During this visit Dr. Farrar delivered a public lecture, spoke at the monthly Global Health Colloquium, served as a guest instructor for two courses, and met with faculty and students. He will return to campus in the spring semester, and in the summer of 2011 he will host up to six undergraduates in field research projects addressing multidisciplinary aspects of infectious disease in Vietnam and Nepal.

In the fall semester the Health Grand Challenge hosted and co-sponsored several other events. Highlights included: a public lecture by Chemistry Nobel laureate Peter Agre entitled “Aquaporin Water Channels: From Atomic Structure to Malaria” Global Health Colloquium seminars by professors Michael Porter (Harvard), Lynn Freedman (Columbia) and Julie Livingston (Rutgers); discussions on HIV transmission and control carried out as part of Princeton’s World AIDS Week; and a career panel and internship information session on pathways to working in global health.

On the faculty front, in the fall Ecology and Evolutionary Biology professor Simon Levin received the Margalef Prize in Ecology and Environmental Sciences from the Generalitat of Catalonia. Professor Levin is the co-PI on a Health Challenge project investigating the challenge of drug resistance within the broader context of common-property problems in infectious disease.

Siebel Energy Challenge


  • Energy Table: Schedule of Fall 2010 dinners
  • ARPA-E Program Directors campus visit to discuss new energy technologies. (
  • Oil, Energy and the Middle East series This series was presented by the Institute for the Transregional Study of the Contemporary Middle East, North Africa, and Central Asia, and was cosponsored by the Department of Near Eastern Studies, the Princeton Environmental Institute and the Council for International Teaching and Research.
  • On October 26, 2010, Professor Giacomo Luciani, Princeton Global Scholar, Director, Gulf Research Center Foundation presented “Commodity Price and Revenue Volatility: Policy Options and the Role of the State.”


  • Professor of computer science Jaswinder Singh and V. Balaji, Head of the Modeling System Group at the Cooperative Institute for Climate Sciences awarded Energy Challenge funds to pursue research on accessible climate computing for ‘downstream’ science.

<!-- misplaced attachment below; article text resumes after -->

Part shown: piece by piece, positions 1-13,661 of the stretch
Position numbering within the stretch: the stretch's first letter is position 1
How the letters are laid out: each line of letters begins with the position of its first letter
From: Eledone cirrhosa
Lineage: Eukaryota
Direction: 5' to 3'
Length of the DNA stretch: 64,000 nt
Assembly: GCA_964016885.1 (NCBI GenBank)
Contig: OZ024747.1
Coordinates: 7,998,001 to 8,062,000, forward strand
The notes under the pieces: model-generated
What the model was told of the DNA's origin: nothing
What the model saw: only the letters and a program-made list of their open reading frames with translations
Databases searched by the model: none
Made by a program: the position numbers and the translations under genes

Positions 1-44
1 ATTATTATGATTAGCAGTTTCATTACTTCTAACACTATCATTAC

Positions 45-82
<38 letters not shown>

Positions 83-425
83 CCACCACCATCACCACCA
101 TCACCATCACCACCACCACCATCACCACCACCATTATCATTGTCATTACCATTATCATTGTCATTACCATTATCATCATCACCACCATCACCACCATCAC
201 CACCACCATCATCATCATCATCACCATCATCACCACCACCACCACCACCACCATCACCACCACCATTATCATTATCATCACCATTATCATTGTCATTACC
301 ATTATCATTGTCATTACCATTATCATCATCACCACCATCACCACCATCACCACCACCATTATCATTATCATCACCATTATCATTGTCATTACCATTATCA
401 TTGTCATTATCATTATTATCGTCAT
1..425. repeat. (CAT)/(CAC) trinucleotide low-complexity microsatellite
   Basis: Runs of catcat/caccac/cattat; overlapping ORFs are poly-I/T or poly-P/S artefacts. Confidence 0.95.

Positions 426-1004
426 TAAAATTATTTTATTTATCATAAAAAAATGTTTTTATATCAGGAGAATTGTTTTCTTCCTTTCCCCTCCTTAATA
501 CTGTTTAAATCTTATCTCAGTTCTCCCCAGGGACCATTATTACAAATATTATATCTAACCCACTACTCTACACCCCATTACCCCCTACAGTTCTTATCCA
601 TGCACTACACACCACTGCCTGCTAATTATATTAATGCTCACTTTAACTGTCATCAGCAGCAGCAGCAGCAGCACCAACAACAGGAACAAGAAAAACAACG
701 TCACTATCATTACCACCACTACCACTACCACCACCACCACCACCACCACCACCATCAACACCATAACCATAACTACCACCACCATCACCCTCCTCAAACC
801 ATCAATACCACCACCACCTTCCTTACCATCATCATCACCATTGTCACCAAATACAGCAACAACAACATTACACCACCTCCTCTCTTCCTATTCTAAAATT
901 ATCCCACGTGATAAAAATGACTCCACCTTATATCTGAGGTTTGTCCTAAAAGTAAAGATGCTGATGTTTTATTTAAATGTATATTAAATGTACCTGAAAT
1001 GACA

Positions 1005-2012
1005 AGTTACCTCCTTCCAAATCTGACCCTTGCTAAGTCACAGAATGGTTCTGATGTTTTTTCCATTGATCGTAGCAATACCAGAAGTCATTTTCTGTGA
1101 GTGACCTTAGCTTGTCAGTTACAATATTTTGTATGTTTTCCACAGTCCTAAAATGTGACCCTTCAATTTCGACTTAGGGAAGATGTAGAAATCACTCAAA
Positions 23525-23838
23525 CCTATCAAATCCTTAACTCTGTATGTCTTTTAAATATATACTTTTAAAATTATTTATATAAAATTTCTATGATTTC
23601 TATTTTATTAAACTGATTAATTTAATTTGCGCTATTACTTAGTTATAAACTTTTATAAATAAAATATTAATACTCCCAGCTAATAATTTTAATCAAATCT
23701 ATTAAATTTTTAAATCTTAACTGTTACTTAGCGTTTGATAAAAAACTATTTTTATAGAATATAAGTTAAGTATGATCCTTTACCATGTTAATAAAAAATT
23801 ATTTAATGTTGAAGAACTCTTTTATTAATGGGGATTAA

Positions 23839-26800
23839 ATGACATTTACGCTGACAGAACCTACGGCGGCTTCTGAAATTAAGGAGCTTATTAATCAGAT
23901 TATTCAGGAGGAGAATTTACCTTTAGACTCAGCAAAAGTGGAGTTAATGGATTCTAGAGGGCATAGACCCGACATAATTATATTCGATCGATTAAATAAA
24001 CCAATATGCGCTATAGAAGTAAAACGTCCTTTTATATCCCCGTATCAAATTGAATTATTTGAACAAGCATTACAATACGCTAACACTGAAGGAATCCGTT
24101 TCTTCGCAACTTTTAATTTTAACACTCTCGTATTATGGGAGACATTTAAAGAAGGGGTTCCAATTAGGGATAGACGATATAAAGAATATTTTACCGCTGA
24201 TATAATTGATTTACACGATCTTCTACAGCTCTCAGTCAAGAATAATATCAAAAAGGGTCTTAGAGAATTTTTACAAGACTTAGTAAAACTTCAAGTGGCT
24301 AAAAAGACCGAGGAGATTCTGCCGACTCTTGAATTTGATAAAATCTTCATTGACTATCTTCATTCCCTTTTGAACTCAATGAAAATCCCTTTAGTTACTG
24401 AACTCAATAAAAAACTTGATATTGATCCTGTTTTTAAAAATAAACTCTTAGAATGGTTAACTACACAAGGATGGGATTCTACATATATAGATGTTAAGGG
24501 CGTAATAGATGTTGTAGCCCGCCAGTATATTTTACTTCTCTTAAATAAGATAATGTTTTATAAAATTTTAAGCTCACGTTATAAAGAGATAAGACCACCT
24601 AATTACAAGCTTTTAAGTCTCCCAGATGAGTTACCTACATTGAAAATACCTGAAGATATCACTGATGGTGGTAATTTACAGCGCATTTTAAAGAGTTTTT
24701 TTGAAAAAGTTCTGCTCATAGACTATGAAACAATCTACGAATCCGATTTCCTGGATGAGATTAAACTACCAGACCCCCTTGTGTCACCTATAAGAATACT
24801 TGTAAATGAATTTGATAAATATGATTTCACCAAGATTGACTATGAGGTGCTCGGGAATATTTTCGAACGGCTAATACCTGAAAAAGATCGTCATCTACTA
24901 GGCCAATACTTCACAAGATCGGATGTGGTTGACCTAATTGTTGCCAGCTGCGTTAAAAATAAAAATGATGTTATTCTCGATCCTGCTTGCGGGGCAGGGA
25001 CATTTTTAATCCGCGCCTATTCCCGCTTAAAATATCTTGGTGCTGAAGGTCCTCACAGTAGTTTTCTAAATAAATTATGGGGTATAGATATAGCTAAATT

• Emily Carter Appointed Founding Director of University’s Andlinger Center for Energy and the Environment. September 13, 2010.
  • Michael Oppenheimer, David Wilcove, and others publish “Climate change: helping nature survive the human response” in Conservation International. August 31, 2010.
  • Danny Sigman publishes Nature review article on the role of the Southern Ocean in driving glacial/interglacial changes in atmospheric CO2 concentration ( v466/n7302/edsumm/e100701-01. html). July 1, 2010.
  • Bernard Haykel co-authors New York Times article “Turkey’s Gain is Iran’s Loss.”  June 18, 2010.


  • Craig Arnold teaches new freshman seminar Science and Technology for a Sustainable Energy Future in fall of 2010 — a course developed with support from the Grand Challenges Program.
  • Princeton Professor Margaret Martonosi Receives McGraw Center for Teaching and Learning Graduate Mentoring Award ( Posted May 20, 2010 by Nick DiUlio.

Development Challenge

  • Daniel Rubenstein, animal behaviorist and professor of ecology and evolutionary biology, is working with hydrologists Kelly Caylor, Michael Celia, and Ignacio Rodriguez-Iturbe from civil and environmental engineering to investigate the interconnectedness of human and wildlife populations and vegetation as factors influencing water availability and land use in the semi-arid grasslands of central Kenya.

Spring 2011 Courses

  • Introduction to African Studies
  • Social Structure in Africa: Responses to Socio-Political and Economic Forces Since Independence
  • African Development and Globalization Ecology and Conservation of African Landscape
  • Natural History of Mammals
  • Field Ecohydrology
  • African Development and Globalization